Thursday, April 01, 2010

On Air Rifles

The law makes no distinction between air rifles and more powerful guns for which you need a licence – they are all classed as firearms. This means that any offence can carry a very heavy penalty.

In a public place the rifle should be in a gun cover and always unloaded.

Going on to private land, or water without permission is trespassing, and if you are carrying an air rifle it becomes armed trespass. Whether the gun is loaded or not is irrelevant – armed trespass is a serious criminal offence carrying heavy penalties.
It is an offence to fire an air rifle pellet beyond the land where you have permission to shoot, unless the occupier of the neighbouring land has also given permission.
It is also against the law to fire an air rifle within 50 feet of the centre of a highway if this results in someone being injured, interrupted or endangered. These offences could be committed when someone is shooting in their garden close to a road and the pellets ricochet onto the highway.
As long as the shooter is complying with firearms law, they can shoot certain pest bird species. These are covered by open general licences which means they can shoot the birds listed, provided they have the landowner’s permission and provided they are doing it for one of the reasons allowed by the licence.
These reasons are to protect crops, to protect game and wildlife and/or to protect public health or safety
Birds that are covered by the open general licences - crows, rooks, jackdaws, magpies, jays, woodpigeon, collared doves and feral pigeons.
Mammal pests can be shot at any time provided you have the landowner’s permission. Air rifles are deemed suitable (by BACS) for brown rats, grey squirrels, stoats, mink and rabbits.

Source - BACS


Jeff Cox said...

Steve - This clarifies the matter thanks. EGP is a public place and it is unlikely that the owner of the LNR (Calderdale Council) would give permission for shooting there.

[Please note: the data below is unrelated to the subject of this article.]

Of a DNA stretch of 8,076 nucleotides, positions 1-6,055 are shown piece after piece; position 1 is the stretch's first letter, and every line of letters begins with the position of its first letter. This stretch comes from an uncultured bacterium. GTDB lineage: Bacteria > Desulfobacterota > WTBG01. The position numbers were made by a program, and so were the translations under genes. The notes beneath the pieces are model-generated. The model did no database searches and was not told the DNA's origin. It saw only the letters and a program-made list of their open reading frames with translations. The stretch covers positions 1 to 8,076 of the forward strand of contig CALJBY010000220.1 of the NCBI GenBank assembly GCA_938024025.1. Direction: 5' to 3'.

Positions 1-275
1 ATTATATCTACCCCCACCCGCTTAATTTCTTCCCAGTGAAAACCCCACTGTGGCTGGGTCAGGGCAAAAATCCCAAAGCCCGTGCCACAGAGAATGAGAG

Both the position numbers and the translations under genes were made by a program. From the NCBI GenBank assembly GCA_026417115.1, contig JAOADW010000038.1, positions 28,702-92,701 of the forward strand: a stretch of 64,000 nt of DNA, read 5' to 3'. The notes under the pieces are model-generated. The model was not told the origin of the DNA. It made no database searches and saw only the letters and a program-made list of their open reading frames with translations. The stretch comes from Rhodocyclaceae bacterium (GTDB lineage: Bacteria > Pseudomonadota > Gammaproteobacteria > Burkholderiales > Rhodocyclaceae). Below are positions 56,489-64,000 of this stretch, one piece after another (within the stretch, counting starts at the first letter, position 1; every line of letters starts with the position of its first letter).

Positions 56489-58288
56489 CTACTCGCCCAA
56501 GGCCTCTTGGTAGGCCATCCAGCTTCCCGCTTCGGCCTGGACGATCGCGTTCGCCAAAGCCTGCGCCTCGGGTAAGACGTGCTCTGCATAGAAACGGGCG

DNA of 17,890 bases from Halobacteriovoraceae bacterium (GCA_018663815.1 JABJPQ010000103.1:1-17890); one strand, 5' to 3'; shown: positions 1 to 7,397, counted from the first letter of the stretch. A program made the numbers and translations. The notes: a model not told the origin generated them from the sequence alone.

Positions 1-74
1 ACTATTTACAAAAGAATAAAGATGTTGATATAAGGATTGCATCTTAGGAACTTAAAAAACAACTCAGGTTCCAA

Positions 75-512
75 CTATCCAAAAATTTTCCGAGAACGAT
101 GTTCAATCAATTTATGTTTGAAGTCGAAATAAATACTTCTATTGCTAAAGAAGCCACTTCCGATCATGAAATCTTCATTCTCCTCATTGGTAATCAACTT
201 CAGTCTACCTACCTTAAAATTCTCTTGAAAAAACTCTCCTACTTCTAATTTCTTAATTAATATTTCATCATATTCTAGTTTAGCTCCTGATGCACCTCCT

I guess you mean BASC (British Association of Shooting and Conservation) rather than BACS which is Bankers Automated Clearing System (and very boring their meetings were when I attended them).

Steve Cummings said...

One important point here though, is that trespass law would not apply.
However, I think that anybody seeing an unsheathed weapon being carried should make a 999 call rather than Crimestoppers.

Steve Cummings said...

Oops. Apologies for typo. I did mean BASC.

Goldon Gordon said...

Jeff...Calderdale banned hunting or shooting on ALL their land several years ago. Added to which EGP/CB is a designated Local Nature Reserve so shooting of any form would never be permitted anyway. Despite what Steve says about Air-Rifles being classed as weapons the police in my experience take the report of "firearms" being discharged far more seriously than reports of Air Rifles being discharged.

I use a high powered air rifle myself here in North Wales for Rabbits and Wood Pigeons for the pot. The legal limit for Air-Rifles in the UK is I believe 12foot pounds in power. My rifle will go though 1/4 sheet plywood at 20/30 yards so they are very very powerful and I suggest you stay well out of range should you spot someone mis using an air-rifle anywhere in Calderdale. Over 50 yards you are highly unlikely to be in danger however powerful the weapon.

Jeff Cox said...

Cheers Paul. Useful info on the LNR and effective range of air rifles. I intend to keep my head down no matter what the range may be!

I don't have an issue with people shooting as long as they use them within the law.